Best-of-breed[edit | edit source]


These are 1) easy-to-use, 2) deal average-or-better damage, and 3) have reasonable casting costs.

They go obsolete as the game progresses. In the level gaps between these spells, there is a dearth of satisfactory replacements that fulfill all three criteria.

Nature 3-21
Flash deals a large packet of fast DoT, which can maximize experience gains, in a small radius centered on the target. It takes effect instantly on the target, never missing or being obstructed. It is powerful against monsters that are closing in on top of each other. Its drawbacks are that it has a short range (6m) and is expensive.
Nature 24-52
Nature 54-78
These are shotgun-type spells, shooting multiple projectiles at a reasonably high velocity. The tooltip shows the damage per projectile, meaning the total damage potential compares very favorably, indeed, with other entries in the nature repertoire. They are effective at long range but most accurate up close or against large creatures.
Explosive Powder
Combat 3-25
This spell's "pineapple" bounces along the floor, per physics. This gives the spell extraordinary range when shot at the ground. The explosion is AoE and DoT. Other combat attacks may tempt people as they become available on the way to lv20, but they simply lack the utility of Explosive Powder. Soul Lance for instance does far more damage but is a very slow, short-ranged nuisance with no explosion radius. Fireskull is much cheaper for the same amount of damage, nominally, but there is a delay between the cast and the shot, and it has neither AoE nor physics.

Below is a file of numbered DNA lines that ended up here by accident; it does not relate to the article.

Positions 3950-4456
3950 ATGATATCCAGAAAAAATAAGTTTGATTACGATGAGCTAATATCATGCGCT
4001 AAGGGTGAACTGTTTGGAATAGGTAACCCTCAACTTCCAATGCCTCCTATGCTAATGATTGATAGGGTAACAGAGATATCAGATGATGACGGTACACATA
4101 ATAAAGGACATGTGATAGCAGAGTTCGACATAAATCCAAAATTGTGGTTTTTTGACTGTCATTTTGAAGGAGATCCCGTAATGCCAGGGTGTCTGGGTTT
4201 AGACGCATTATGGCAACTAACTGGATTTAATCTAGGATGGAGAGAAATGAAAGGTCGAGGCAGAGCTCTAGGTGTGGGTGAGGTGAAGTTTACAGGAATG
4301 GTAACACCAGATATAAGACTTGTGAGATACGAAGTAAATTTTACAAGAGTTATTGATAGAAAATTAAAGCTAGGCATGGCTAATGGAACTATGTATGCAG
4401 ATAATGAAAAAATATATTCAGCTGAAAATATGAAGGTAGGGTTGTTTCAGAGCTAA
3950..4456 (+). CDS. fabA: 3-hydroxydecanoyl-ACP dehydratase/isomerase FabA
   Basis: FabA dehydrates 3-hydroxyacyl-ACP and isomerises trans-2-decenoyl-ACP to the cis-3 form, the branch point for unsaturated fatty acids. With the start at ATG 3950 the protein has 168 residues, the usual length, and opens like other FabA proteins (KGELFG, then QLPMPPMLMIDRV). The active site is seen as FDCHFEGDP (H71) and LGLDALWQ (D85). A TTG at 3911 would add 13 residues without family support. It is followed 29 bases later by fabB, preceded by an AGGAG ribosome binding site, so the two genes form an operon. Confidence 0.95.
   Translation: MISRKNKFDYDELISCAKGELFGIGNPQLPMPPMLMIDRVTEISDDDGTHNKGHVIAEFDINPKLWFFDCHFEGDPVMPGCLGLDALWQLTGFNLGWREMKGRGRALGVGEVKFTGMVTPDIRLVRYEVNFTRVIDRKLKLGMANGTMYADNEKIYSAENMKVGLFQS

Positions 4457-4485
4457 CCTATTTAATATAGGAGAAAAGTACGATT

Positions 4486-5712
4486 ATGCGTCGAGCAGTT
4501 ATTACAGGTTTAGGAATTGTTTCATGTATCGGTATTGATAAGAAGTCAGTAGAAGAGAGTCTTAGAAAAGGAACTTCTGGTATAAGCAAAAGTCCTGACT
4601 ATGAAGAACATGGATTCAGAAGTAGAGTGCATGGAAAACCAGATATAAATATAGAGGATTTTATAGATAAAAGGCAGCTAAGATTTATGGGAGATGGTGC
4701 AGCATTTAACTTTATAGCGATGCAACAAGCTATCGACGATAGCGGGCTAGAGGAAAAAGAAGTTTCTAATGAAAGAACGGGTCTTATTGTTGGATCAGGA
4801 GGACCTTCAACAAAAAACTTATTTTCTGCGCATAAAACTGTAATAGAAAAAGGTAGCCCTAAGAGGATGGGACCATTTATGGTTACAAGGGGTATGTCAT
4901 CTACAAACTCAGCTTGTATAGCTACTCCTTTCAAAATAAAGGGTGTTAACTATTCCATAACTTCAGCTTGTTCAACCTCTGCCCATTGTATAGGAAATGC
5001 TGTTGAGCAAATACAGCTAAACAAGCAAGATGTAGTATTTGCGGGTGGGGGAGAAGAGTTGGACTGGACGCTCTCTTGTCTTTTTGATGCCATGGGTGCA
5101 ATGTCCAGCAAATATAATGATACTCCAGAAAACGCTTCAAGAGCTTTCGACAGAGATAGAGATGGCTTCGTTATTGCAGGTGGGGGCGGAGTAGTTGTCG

Combat 20-47
Fireball is a very cheap AoE spell that far surpasses Explosive Powder in radius and magnitude. It is still prudent to leave Powder in the spellbook for long-range pulling.
Combat 60-90
Bomb shoots a physics pineapple with a greatly-increased blast radius over Powder, with damage scaled properly for high-level combat. Bomb drinks mana. Keep Fireball in the spellbook for a while even after reaching 60, so that you can keep attacking whenever this is an issue.

A mage should spend most of the campaigns with one of these spells loaded. After level 78 a Nature Mage has little recourse but to continue to use Icefury, which consistently outperforms everything else in the Nature repertoire. Nature users who are willing to look and sound stupid while to blowing through everything with ease can supplement with LoA's Chicken Orb.

At level 96, Combat gets access to Cluster Bomb, which is inaccurate and expensive, but powerful. The Zorkon spells described later are also useful Combat attacks in the correct contexts.

Training spells[edit | edit source]

Both of the magic schools have support spells that are useful to other classes. The DoT spells are good for cross-class training, because of the odd behavior of DoT when it comes to giving experience.

  • Dancing Zap: Nature 6-26
  • Shock: Nature 8-37
  • Acid Glyph: Combat 2-22
  • Acid Gas: Combat 1-20 (if no access to LoA)